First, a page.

Published on November 24th, 2020 | by Daniel Sherman Fernandez0
General Motors SUV And Pickup Truck Global Airbag Recall
Your privately imported Cadillac and Chevrolet could be involved in this recall.
The National Highway Traffic Safety Administration (NHTSA) in America has just issued a notice to General Motors (GM) to recall about 7 million of their pickup trucks and SUVs worldwide to replace potentially dangerous Takata air bag inflators.
In the past few years we have seen a number of General Motors vehicles on Malaysian roads which were brought in by Approved Permit (AP) holders and sold at a healthy profit with no after sales and warranty provided.
For the owners of these GM vehicles, how will they get their faulty Takata airbags replaced as there is no official GM office and distributor here in Malaysia. The AP holder will not be replacing your faulty airbag and you could be driving around in a defective vehicle that could injure your life and the the life of your passengers.
Please check your vehicle VIN number at the NHTSA website to find out if your vehicle is affected by this recall.
This announcement came Monday this week after the U.S. government told the automaker it had to recall 6 million of the vehicles domestically. GM has 30 days to contact owners and provide a replacement airbag plan. This will probably not happen for Malaysian owners.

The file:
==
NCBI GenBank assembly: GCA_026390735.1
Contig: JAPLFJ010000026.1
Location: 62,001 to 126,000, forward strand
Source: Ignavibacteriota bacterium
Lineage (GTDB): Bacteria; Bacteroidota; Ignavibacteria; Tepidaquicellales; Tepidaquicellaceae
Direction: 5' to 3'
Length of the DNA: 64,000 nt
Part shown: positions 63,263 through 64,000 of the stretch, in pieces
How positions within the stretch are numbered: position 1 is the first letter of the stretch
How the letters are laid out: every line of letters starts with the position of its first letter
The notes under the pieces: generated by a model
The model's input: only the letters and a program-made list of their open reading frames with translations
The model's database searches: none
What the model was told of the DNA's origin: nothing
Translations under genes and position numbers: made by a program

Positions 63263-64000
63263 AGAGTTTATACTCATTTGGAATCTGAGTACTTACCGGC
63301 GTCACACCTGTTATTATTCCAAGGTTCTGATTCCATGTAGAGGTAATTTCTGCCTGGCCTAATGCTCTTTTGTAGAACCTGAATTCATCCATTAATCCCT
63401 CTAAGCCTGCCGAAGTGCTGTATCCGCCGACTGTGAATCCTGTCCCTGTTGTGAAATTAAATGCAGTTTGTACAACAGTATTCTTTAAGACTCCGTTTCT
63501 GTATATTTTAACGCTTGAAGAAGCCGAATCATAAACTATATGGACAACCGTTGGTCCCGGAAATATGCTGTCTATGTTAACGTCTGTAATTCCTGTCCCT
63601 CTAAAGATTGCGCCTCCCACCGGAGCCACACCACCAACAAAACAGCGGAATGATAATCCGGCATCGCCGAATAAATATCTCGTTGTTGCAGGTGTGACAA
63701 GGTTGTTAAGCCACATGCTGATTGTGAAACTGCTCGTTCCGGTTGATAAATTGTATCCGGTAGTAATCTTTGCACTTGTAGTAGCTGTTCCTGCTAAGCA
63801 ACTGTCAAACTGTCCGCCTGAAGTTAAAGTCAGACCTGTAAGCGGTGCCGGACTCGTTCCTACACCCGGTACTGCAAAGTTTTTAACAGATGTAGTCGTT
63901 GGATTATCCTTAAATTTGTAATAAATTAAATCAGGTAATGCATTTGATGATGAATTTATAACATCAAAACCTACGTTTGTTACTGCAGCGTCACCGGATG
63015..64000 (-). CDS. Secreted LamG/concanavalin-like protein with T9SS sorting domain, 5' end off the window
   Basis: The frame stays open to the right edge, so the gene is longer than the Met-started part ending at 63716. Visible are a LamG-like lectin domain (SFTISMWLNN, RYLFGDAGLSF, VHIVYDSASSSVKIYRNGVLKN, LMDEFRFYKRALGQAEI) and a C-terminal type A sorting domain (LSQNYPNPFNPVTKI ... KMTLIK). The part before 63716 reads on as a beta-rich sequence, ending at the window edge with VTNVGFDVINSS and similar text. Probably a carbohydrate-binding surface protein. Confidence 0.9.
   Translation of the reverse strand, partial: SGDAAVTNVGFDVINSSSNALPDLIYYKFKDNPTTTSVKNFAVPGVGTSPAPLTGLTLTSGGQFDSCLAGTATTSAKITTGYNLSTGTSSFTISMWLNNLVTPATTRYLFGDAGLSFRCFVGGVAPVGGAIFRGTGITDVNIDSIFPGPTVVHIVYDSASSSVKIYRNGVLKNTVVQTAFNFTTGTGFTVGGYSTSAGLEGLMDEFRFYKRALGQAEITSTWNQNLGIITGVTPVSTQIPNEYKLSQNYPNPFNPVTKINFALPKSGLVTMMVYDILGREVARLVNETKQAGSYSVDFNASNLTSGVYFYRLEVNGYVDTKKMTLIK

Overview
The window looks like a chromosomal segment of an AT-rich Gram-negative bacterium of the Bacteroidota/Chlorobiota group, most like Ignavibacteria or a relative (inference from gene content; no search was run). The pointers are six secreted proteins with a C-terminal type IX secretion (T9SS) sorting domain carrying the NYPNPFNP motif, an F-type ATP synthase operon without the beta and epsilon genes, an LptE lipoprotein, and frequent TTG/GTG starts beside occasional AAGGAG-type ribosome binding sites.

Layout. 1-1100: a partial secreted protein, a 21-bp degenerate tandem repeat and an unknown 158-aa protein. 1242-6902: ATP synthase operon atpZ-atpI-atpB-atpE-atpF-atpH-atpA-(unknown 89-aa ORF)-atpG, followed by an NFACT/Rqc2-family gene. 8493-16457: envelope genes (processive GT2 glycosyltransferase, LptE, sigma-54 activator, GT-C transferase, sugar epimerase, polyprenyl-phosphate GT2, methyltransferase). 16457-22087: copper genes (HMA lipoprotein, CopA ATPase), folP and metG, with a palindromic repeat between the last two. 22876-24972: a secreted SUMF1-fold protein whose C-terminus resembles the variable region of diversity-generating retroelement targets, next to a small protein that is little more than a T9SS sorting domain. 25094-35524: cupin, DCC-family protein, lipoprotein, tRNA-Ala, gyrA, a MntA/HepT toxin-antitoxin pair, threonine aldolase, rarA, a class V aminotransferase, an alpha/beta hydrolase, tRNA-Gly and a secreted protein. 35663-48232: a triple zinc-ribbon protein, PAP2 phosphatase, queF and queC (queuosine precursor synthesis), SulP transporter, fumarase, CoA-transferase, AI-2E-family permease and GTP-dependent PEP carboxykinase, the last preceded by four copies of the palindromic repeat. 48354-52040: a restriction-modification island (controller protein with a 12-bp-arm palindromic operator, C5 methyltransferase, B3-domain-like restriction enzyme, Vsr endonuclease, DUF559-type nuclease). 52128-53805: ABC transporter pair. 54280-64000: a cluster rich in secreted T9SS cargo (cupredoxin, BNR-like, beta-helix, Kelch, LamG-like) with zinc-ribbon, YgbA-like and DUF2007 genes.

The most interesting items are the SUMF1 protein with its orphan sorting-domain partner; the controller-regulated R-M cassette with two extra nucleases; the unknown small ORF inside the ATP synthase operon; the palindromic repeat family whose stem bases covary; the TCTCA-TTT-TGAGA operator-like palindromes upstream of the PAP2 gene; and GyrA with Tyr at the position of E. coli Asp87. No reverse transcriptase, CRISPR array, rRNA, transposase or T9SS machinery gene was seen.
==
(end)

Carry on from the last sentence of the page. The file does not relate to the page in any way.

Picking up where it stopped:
General Motors says it will not fight the decision, even though it believes the vehicles are safe. It will cost the company an estimated USD1.2 billion, about one-third of its net income so far this year.
The automaker had petitioned the agency four times since 2016 to avoid recalls, contending the air bag inflator canisters have been safe on the road and in testing. But the National Highway Traffic Safety Administration on Monday denied the petitions, saying the inflators still run the risk of exploding. General Motors owners complained to the NHTSA that the company was placing profits over safety.
Exploding Takata inflators caused the largest series of auto recalls in U.S. history, with at least 63 million inflators recalled. The U.S. government says that as of September, more than 11.1 million had not been fixed. About 100 million inflators have been recalled worldwide.
Takata used volatile ammonium nitrate to create a small explosion to fill air bags in a crash. But the chemical can deteriorate when exposed to heat and humidity, and it can explode with too much pressure, blowing apart a metal canister and spewing shrapnel.
Twenty-seven people have been killed worldwide by the exploding inflators, including 18 in the U.S.
Monday’s decision by NHTSA is a major step in drawing the Takata saga to a close. It means that all Takata ammonium nitrate inflators in the U.S. will be recalled, NHTSA said. Earlier this year the agency decided against a recall of inflators with a moisture-absorbing chemical called a dessicant. NHTSA said it would monitor those inflators and take action if problems arise.